Our research group investigates how to create and renew the stem cells that maintain the tissues under physiological conditions. These processes have great similarities with those used by the tumours for their perpetuation. Our studies focus on the hematopoietic system and in the process of leukaemia.
Moreover, we work very closely with the Research Group for Molecular Mechanisms of Cancer and Stemness, directed by Dr. Lluís Espinosa in the transfer of our discoveries on haematopoietic cells to epithelial tissues such as gut and skin and vice versa. In addition, this partnership allows us to achieve a deep molecular understanding of the biological problems.
Our group was created more than a decade ago, and we have achieved scientific goals of the highest level in the field of Biomedical Sciences, as well as contributed to the training of new researchers, who are currently working on various National or International centres and Companies. In recent years, we have developed various experimental methods to address at all levels specific biomedical problems.
In fact, our experimental approach ranges from more biochemical research to the analysis of animal models that reproduce the pathologies of interest and allow us to confirm the functional relevance of our findings. The ultimate goal will be to study possible therapeutic applications through the analysis of patient samples. In this sense we have devoted special efforts to understand the regulation of haematopoietic stem cells, as a tool to understand the mechanisms that regulate leukemia.
Molecules that control both tumor initiation and progression, and tissue/stem cell homeostasis include those of the Notch, Wnt and NFκB signalling payhways. Studying these pathways in the hematopoietic, intetinal, and skin tissues has also led to the identification of several interactions between them, which proved to be crucial for tissue homeostasis. We are currently working on several projects that deal with different functional aspects of normal haematopoietic stem cell regulation as well as leukemia initiating cells.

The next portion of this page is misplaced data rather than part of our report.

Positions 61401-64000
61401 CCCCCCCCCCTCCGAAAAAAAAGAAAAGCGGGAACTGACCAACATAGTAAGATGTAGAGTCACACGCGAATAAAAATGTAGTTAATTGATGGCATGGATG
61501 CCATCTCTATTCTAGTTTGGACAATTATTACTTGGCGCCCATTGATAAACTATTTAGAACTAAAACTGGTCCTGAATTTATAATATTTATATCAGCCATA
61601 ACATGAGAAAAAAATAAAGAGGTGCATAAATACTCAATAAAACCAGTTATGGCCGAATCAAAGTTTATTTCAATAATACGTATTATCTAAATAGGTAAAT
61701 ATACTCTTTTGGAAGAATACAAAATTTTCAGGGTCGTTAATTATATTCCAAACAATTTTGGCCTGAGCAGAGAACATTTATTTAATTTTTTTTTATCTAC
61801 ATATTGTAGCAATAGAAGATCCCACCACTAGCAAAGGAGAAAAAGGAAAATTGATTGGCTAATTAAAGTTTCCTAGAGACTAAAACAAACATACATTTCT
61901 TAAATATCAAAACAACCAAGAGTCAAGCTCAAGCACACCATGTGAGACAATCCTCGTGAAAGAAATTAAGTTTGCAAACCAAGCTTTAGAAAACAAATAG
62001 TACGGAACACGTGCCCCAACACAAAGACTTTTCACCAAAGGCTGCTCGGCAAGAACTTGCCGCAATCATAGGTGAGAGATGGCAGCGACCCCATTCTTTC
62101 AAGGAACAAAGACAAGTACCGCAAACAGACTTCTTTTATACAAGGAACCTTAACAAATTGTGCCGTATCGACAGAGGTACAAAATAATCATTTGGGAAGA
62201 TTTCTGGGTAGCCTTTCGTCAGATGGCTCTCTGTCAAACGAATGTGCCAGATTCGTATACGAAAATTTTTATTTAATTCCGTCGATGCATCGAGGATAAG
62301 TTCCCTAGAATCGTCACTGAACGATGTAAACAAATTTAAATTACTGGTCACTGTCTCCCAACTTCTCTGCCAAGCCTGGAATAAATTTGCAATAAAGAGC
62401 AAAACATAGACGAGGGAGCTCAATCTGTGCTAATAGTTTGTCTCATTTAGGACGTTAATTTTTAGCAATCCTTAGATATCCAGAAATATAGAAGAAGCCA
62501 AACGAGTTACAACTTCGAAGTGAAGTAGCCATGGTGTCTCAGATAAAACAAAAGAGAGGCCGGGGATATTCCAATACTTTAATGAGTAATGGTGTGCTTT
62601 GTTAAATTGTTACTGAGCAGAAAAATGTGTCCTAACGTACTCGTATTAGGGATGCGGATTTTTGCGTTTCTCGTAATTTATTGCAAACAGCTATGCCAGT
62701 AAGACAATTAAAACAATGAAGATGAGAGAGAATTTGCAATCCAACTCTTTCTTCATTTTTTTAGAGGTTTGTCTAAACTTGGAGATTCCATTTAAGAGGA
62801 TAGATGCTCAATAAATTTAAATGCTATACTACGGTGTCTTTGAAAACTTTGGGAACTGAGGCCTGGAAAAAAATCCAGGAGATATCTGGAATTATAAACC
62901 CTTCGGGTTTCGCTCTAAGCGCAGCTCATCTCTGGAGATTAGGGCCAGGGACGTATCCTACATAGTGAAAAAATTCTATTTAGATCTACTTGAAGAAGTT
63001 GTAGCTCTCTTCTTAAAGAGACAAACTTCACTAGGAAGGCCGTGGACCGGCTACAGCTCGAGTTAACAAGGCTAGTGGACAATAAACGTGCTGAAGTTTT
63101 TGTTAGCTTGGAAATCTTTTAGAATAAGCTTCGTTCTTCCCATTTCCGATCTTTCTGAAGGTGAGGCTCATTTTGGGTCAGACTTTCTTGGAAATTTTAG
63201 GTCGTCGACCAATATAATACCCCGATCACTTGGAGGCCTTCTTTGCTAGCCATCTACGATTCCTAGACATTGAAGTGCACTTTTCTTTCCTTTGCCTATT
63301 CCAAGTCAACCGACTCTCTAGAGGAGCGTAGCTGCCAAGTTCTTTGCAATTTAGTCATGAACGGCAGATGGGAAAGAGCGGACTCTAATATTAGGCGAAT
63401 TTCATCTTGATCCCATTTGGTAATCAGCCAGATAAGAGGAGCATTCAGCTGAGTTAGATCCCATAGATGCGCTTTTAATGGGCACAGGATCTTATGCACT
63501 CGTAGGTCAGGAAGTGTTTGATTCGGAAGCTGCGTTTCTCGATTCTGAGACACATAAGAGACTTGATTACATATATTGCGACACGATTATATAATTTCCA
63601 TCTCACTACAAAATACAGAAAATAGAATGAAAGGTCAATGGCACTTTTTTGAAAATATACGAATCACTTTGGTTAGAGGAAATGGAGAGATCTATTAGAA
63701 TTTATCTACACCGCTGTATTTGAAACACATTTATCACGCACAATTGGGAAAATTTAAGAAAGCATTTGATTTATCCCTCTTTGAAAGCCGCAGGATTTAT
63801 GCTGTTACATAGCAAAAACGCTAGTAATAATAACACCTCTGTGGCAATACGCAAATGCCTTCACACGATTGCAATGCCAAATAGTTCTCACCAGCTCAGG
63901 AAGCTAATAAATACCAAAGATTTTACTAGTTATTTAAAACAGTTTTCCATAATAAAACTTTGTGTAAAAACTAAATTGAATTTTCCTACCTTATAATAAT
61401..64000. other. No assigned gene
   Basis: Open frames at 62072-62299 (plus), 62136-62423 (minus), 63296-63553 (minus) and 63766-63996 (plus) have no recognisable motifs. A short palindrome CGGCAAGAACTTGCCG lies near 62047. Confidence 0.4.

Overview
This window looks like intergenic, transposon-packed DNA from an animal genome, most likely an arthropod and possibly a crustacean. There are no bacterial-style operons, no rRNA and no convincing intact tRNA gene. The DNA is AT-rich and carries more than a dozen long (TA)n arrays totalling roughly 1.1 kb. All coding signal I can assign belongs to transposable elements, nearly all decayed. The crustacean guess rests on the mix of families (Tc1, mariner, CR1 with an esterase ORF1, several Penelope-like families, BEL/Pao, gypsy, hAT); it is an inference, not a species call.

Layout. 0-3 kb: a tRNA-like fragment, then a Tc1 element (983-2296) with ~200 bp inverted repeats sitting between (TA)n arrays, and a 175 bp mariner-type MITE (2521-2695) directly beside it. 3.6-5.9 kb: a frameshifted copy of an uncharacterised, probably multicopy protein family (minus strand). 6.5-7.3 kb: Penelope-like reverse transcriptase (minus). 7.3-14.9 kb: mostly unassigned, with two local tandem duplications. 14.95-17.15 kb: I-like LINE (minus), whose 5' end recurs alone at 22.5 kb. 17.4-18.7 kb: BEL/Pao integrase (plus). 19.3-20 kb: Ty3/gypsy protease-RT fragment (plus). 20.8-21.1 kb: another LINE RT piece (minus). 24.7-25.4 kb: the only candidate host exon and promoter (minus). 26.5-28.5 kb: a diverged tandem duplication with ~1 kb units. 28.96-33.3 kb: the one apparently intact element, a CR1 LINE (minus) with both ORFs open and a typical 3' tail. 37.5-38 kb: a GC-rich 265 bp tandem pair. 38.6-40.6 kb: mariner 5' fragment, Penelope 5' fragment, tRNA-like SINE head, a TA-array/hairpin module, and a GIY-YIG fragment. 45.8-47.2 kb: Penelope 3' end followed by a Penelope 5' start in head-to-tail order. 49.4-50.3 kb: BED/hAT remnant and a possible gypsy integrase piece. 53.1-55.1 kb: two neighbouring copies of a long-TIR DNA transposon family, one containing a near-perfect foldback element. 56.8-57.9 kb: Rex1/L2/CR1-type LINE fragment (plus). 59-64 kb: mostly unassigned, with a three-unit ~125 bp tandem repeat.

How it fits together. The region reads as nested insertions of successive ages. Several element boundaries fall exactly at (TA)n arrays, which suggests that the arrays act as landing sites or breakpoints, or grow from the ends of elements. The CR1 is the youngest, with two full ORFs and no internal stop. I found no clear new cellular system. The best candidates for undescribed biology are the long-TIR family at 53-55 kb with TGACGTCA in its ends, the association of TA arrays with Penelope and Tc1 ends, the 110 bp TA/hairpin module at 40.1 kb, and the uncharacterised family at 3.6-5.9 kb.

Our group was pioneer in revealing that specific elements of the Notch and Wnt/b-catenin pathways are required for the generation of hematopoietic stem cells during embryogenesis. Our current studies are focused on understanding the signals that the embryo uses to form these self-renewing cells that maintain the hematopoietic system throughout the life of the organism.
Currently we use mutant mouse strains and several fluorescent reporter proteins, combined with cutting edge imaging technologies, cell culture and “in mouse” hematopoietic transplantion assays, to reveal how this process occurs. Collaborations with other groups (e.g. Pr. Pablo Menéndez, Josep Carreras Institute) have also facilitated the validation of our research and results in models of human embryonic stem cells.
We study the signals that regulate the generation and maintenance of normal and leukemic cells, as well as leukaemic stem cells (LSCS). With this aim we have developed different in vitro and in vivo experimental models. In addition, we are now using several next-generation techniques to identify the gene expression patterns (RNA-seq), epigenetic patterns ( Chip-Seq ), and specific multi-protein complexes (mass spectrometry) that define the populations of interest at the molecular level. These studies may reveal novel therapeutic targets for T-ALL.
Leukaemia in neonates is more aggressive than that occurring in older children, which may be due to its pre-natal origin and the characteristics of the cells that undergone transformation. Our research is focused on determining the leukemic potential of hematopoietic cells at different stages/ages. Our research studies have focused on models of leukemia with MLL rearrangements but also in T-ALL leukemia induced by active Notch1. Our collaboration with the group of Dr. Mireia Camos in the children's Hospital Sant Joan de Déu is crucial in order to transfer our knowledge to the clinical practice.